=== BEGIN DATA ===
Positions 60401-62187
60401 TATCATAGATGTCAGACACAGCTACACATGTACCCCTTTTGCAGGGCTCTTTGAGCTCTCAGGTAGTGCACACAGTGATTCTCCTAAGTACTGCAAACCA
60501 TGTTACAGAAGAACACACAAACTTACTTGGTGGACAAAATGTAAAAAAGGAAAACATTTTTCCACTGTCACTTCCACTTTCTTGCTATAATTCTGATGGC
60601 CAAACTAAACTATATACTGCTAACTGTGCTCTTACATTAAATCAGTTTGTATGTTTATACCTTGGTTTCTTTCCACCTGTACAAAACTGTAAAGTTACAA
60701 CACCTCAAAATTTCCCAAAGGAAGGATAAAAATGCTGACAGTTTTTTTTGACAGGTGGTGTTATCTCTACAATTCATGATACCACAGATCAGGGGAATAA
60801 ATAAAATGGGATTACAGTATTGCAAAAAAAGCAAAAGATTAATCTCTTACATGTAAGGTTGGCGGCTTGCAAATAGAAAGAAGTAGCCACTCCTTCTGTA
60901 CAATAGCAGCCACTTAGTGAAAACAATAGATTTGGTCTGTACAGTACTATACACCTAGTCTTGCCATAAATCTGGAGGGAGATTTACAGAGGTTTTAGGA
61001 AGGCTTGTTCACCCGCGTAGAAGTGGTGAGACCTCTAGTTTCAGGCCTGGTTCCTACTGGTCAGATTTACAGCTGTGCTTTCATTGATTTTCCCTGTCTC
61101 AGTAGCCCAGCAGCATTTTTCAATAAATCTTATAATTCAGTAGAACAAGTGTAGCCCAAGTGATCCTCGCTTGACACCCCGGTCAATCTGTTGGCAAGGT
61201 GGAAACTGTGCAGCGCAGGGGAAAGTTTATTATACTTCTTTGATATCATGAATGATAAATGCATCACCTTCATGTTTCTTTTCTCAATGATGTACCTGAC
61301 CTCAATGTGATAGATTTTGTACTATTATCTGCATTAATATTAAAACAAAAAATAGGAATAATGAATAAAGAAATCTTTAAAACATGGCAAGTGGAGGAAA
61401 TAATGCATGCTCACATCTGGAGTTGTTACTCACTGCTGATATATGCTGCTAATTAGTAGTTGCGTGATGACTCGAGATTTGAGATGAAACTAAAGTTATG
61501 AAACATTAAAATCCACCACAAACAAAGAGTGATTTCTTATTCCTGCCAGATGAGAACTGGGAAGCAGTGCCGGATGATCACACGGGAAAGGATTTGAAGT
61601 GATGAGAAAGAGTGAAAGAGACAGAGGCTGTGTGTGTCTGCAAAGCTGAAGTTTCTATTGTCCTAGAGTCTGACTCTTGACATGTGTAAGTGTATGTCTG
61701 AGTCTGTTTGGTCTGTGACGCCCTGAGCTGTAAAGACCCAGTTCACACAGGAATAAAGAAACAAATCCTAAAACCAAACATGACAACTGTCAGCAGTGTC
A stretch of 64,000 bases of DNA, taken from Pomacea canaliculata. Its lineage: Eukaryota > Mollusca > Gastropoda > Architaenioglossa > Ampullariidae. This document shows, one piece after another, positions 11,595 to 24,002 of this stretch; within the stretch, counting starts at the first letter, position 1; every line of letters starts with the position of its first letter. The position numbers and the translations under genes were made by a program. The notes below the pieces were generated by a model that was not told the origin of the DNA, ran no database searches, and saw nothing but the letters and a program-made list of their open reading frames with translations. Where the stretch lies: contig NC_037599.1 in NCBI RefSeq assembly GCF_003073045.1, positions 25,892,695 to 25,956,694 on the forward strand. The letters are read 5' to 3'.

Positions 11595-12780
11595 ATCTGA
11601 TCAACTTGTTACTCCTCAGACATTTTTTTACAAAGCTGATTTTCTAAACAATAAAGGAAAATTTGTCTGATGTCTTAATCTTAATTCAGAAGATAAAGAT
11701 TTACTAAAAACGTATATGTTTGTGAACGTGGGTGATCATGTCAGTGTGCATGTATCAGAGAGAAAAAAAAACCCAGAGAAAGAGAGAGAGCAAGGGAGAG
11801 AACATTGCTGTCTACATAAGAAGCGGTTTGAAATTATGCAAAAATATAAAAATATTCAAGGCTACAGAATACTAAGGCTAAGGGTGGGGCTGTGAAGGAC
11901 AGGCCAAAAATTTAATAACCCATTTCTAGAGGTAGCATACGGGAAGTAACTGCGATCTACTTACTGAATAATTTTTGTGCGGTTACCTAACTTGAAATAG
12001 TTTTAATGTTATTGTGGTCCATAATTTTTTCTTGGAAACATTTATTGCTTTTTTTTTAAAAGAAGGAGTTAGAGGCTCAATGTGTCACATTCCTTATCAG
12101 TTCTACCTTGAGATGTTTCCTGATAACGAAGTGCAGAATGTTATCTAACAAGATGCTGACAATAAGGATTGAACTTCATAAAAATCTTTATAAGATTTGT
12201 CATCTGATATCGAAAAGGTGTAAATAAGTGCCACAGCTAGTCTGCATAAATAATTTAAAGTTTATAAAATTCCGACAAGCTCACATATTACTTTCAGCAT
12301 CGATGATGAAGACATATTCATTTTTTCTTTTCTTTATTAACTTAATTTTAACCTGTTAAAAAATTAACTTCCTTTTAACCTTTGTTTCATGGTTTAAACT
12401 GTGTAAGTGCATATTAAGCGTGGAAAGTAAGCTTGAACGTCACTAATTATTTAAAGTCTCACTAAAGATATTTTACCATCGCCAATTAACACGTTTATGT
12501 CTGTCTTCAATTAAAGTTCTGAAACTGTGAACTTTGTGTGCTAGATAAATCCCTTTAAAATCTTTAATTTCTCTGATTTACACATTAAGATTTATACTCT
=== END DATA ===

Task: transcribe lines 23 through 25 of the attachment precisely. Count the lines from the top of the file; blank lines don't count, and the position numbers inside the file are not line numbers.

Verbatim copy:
12001 TTTTAATGTTATTGTGGTCCATAATTTTTTCTTGGAAACATTTATTGCTTTTTTTTTAAAAGAAGGAGTTAGAGGCTCAATGTGTCACATTCCTTATCAG
12101 TTCTACCTTGAGATGTTTCCTGATAACGAAGTGCAGAATGTTATCTAACAAGATGCTGACAATAAGGATTGAACTTCATAAAAATCTTTATAAGATTTGT
12201 CATCTGATATCGAAAAGGTGTAAATAAGTGCCACAGCTAGTCTGCATAAATAATTTAAAGTTTATAAAATTCCGACAAGCTCACATATTACTTTCAGCAT